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Exclusive Interview: How Patrick Droney Put His Heart and Soul Into State of the Heart

Exclusive Interview: How Patrick Droney Put His Heart and Soul Into State of the Heart

Patrick Droney interview

If Patrick Droney isn’t on your playlists yet, trust us, he should be! In May 2021, his debut album State of the Heart was released. The album was rounded out by six brand new tracks to complete the story that’s been blooming overtime throughout periods of living in NYC, LA, and Nashville, where he’s currently based.

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‘State of the Heart’ music video starring Lucy Hale

From the moment the record begins, you can tell Patrick Droney and music are intrinsically connected, down to the soul. State of the Heart took us through stories and eras that resonate deeply with listeners, while also existing as intensely personal anecdotes of Droney’s journey. Growing up playing guitar, he gained notoriety at age thirteen when he won the Robert Johnson New Generation Award for ‘Best Young Blues Guitarist.’ Fast forward to 2021, and Droney has crafted an album rich with story and heartfelt with emotion. The songs are a blend of pop, rock, blues, and soul and truly encapsulate music you can feel.

Recently, The Honey POP was able to chat with Patrick about the making of the album, storytelling, how three important cities shaped him artistically, and most importantly, diner food. Check it out below!

Congratulations on the release of such a poetic, beautifully evocative album! We love it so much. How does it feel to have it out in the world finally?
Thank you! That means a lot. It feels like a realization of self and I’m so proud of this body of work and what it represents. It was incredibly important to me to release a full-length album so that the songs and stories woven within them could be a part of a complete big picture – one that really sums up my journey thus far. I’m grateful to State of the Heart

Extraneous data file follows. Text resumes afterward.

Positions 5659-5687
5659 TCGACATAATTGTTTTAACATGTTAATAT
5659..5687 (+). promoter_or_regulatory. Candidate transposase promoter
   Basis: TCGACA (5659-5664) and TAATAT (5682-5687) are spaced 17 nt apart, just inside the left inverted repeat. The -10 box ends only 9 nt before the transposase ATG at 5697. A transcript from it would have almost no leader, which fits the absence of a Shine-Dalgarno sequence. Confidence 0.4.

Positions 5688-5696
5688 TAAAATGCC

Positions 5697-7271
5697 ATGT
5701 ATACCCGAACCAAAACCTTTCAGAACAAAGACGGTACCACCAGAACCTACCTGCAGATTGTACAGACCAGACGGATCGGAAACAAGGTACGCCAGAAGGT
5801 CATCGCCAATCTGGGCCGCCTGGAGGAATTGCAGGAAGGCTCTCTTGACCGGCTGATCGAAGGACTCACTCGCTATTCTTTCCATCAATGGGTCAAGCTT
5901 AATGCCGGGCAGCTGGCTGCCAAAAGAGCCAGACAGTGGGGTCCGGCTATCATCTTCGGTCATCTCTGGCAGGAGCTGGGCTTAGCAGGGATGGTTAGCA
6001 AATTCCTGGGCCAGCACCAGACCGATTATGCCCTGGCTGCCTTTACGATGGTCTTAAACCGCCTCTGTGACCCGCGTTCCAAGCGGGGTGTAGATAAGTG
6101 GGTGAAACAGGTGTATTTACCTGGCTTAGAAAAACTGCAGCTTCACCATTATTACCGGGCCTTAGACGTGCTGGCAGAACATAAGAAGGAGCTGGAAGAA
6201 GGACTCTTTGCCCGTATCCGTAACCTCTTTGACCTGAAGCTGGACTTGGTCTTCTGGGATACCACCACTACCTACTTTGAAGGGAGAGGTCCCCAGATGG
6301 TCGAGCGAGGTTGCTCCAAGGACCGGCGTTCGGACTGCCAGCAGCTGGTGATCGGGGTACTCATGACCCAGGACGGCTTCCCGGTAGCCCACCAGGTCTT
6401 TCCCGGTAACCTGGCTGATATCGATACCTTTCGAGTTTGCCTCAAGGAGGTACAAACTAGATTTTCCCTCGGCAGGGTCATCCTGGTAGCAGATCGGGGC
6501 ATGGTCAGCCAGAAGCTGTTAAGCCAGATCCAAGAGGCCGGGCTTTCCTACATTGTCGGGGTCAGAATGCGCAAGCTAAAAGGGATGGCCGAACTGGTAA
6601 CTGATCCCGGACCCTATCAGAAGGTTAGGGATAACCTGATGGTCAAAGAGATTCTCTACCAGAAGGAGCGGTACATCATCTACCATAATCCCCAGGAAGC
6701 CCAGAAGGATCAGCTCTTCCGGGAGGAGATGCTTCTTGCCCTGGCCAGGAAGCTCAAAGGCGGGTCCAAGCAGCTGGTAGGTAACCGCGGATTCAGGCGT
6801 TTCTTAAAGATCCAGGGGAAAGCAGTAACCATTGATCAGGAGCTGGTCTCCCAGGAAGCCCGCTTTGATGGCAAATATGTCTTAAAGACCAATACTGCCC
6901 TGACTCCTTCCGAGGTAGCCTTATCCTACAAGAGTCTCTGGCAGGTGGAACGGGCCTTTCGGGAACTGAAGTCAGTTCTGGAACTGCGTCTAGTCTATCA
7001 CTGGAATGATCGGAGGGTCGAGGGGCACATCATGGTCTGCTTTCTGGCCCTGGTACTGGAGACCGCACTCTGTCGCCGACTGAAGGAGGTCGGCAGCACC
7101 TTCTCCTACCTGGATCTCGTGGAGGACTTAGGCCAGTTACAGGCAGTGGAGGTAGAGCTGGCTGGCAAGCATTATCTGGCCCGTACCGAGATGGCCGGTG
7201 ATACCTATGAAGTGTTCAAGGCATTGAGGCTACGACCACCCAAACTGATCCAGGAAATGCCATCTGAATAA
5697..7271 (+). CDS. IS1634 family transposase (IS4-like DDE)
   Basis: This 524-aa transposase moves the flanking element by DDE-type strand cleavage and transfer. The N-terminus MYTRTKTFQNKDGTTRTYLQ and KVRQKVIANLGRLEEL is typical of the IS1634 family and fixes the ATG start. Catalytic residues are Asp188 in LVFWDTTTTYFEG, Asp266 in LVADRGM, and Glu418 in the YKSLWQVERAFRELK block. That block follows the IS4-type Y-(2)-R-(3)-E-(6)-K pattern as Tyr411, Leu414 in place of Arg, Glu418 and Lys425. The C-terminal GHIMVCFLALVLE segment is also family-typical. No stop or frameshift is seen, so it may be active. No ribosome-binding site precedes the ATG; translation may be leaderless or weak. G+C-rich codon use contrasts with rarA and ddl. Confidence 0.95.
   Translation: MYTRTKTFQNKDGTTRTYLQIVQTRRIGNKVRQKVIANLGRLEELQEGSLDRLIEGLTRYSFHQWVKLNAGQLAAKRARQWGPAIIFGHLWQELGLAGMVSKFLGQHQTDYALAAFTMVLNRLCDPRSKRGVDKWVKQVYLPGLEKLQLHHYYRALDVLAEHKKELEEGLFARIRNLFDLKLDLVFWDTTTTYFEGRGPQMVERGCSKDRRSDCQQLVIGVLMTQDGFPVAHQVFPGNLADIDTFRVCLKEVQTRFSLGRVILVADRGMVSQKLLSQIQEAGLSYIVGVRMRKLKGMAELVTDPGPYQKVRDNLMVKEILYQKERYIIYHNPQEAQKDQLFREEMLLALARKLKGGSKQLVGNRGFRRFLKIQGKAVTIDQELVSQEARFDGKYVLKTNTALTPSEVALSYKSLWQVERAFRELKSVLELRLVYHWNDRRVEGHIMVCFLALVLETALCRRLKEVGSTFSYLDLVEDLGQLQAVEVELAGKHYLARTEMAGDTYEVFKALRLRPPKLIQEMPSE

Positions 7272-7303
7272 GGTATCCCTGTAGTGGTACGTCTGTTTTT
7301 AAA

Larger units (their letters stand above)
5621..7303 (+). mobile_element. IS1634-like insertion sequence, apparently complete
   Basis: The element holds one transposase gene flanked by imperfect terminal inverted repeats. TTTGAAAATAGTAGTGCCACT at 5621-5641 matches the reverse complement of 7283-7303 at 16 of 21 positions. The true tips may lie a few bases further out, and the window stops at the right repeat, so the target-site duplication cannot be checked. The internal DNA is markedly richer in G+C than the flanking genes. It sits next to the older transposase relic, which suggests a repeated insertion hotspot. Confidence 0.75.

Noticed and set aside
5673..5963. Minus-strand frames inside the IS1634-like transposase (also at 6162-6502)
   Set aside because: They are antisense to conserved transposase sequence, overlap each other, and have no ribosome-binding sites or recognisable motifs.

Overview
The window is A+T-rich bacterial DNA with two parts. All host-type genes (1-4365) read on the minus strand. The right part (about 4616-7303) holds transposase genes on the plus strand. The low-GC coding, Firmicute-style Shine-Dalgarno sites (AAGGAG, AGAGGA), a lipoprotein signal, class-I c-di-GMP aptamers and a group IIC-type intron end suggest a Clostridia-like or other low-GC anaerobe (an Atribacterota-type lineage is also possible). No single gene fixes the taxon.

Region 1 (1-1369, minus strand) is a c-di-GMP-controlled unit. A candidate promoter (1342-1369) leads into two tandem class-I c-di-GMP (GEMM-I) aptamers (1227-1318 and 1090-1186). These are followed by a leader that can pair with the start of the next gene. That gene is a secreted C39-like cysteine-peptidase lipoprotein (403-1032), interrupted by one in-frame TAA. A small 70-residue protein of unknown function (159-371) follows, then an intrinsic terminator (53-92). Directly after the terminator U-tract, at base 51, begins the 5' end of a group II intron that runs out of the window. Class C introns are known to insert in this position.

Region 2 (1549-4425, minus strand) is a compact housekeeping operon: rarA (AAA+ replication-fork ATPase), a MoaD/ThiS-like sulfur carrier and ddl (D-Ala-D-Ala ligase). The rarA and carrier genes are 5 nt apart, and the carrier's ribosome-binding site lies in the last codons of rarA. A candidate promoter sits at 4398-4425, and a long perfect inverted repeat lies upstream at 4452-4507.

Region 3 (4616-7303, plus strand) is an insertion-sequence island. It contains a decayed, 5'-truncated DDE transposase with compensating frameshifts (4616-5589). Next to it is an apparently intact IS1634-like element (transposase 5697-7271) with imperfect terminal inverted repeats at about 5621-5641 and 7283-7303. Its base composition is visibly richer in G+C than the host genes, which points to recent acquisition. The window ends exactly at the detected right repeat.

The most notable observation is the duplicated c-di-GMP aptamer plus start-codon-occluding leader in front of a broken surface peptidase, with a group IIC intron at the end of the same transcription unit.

How did creating this album across three different cities – LA, NYC, and Nashville – influence you? What effect did place have on your creative process?
I’m very influenced by places and the eras I have found myself in them. New York City was a formative place for me. So much life happened to me there. Beautiful things, tragic things, and everything in between. The city had and will always have my back. In many ways, this album is a love letter to New York City. Los Angeles was the in-between – I learned a lot in my time in Los Angeles and really honed my production skills. LA was a special and trying time for me as well. I moved from New York when I got my first deal and the years hustling there taught me a lot. Songs like ‘Chasing You’ and ‘Little by Little’ very much stem from my time there. Lastly, Nashville has been a safe haven for me to put my head down and be amongst a community of songwriters and musicians who support and lift each other up. The story is still paramount in Nashville and as a writer, the last five years have been essential to my growth and ability to articulate these themes.